Even if the debt can’t be settled within 30 days, it’s worth talking once more to your creditor to try to negotiate a payment plan, always assuming the business is still viable.

Enforcement action

If the CCJ is not paid, the creditor has the option to take enforcement action to try to recover their debt by sending a Notice of Enforcement to the business’s address requesting that full payment of the debt is made within seven days. Failure to comply means that an enforcement agent can enter the premises and take control of goods that can be sold to cover the debt.

The enforcement agent’s priority will be to persuade the Company to agree to some form of instalment repayment plan. They’ll also insist that a Controlled Goods Agreement is signed, which is a list of company assets they can seize that cover the value of the debt. Even if the agreement is refused, the business’s assets can still be removed immediately and sold without further notice.

Any failure to make the agreed payments allows the enforcement agent to re-visit and physically remove the assets for sale.

Your response:

Even at this stage there is the potential to agree a deal with the creditor to settle the debt over time and prevent further enforcement being taken.

Statutory Demand

This when matters start to get really serious. A Statutory Demand is a formal demand for a debt that has already been proven, usually evidenced by an unsatisfied CCJ. Once the Statutory Demand has been received from the creditor, there are 21 days to pay the debt in full. Failure to do so allows the creditor to escalate enforcement by issuing a Winding Up Petition against the Company.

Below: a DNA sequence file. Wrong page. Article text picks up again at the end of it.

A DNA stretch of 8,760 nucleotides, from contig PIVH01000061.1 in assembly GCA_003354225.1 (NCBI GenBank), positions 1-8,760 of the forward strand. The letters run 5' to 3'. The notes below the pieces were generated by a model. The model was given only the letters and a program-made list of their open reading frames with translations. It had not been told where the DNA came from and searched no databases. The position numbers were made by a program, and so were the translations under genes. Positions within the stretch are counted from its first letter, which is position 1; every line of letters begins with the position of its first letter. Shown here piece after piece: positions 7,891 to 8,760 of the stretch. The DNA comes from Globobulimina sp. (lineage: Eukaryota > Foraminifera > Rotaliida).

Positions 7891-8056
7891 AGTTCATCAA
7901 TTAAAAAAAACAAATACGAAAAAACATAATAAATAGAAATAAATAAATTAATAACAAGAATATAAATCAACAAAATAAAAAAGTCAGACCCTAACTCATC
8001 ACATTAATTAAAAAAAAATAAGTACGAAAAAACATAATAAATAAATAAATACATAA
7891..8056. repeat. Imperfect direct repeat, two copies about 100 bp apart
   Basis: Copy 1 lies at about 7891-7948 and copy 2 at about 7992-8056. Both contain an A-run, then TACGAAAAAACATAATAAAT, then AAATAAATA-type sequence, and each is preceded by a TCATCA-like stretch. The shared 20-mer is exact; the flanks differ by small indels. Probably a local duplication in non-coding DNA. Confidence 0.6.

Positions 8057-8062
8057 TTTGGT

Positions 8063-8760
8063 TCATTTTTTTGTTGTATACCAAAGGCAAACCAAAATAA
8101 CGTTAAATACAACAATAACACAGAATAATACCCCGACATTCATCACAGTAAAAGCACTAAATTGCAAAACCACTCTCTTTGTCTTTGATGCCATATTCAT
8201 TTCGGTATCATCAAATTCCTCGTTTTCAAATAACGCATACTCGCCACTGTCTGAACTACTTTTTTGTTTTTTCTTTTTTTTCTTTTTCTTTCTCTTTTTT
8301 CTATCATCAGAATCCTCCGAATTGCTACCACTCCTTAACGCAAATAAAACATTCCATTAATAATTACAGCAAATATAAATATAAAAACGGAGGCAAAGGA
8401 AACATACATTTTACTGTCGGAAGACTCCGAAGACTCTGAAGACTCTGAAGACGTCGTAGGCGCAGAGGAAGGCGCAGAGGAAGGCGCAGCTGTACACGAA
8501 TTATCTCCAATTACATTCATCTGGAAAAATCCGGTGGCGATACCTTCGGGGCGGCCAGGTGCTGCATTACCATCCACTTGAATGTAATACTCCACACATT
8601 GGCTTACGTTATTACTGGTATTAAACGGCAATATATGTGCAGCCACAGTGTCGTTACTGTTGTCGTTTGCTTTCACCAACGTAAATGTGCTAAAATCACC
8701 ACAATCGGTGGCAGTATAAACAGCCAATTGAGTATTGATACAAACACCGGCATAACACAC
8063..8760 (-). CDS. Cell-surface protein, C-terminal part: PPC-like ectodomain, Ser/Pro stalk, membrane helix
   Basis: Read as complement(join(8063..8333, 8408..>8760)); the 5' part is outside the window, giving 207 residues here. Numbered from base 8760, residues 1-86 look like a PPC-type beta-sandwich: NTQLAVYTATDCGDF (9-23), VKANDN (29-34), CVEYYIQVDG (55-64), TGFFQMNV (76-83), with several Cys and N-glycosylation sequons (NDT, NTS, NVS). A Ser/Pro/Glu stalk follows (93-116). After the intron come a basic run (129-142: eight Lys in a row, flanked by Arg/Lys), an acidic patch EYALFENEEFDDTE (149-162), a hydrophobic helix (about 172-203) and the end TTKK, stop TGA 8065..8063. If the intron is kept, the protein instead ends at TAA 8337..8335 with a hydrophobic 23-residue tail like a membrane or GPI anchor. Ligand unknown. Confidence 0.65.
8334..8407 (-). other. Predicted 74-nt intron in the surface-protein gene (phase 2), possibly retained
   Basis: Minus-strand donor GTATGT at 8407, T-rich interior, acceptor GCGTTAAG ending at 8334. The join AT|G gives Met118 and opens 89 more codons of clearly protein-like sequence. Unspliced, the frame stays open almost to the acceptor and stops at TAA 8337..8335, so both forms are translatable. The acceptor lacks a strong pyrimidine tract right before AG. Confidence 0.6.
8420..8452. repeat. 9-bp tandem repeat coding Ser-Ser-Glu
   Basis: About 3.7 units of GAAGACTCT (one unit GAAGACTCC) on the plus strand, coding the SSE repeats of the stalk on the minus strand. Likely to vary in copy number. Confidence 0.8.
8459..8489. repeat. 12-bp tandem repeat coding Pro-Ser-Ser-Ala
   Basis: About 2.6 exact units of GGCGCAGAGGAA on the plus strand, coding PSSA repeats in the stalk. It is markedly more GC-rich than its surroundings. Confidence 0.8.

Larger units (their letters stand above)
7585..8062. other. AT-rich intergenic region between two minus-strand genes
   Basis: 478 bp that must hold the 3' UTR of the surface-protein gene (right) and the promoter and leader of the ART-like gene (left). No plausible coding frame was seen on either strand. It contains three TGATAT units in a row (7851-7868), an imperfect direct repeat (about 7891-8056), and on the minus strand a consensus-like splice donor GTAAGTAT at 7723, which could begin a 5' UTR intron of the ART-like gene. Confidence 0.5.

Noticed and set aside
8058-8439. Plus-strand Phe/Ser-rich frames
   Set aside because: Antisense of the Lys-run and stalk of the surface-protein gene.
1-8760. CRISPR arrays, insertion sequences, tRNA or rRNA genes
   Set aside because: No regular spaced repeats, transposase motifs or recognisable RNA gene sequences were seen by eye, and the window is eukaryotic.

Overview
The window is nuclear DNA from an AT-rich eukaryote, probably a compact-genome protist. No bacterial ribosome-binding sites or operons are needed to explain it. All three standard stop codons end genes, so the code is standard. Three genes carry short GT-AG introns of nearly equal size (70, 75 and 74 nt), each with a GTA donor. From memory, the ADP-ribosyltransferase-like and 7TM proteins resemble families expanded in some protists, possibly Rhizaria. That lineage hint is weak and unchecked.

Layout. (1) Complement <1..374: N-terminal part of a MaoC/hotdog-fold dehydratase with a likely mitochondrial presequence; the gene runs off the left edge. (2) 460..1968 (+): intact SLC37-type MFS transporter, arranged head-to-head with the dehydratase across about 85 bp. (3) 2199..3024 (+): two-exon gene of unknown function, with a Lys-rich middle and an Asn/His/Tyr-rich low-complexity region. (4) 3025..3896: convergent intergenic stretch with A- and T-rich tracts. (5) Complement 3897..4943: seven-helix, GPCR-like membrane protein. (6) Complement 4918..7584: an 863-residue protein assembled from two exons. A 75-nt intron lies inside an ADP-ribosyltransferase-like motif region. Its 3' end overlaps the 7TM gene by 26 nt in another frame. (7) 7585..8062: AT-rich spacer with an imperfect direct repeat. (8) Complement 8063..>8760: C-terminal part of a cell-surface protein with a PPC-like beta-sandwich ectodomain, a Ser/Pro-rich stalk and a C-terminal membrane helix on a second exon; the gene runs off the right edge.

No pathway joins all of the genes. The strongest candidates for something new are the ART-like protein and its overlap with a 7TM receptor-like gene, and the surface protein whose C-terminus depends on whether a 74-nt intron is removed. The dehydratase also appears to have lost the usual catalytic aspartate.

Your response:

There is now a determined creditor that is very serious about collecting their money. If the debt cannot be repaid or this very real threat is ignored, the creditor will be in a position to close down the business. Even if only some of the debt can be paid but not all, this is the last chance to take independent professional advice while there are still positive options for a business rescue available.

These might be proposing a Company Voluntary Arrangement (CVA), which if agreed by 75% of creditors (by value) halts all enforcement action and allows all or a proportion of the debts to be repaid over time. Alternatively, it may be possible to restructure the business through an Administration, which again puts a protective ring round the Company to prevent any further action by creditors.

Winding Up Petition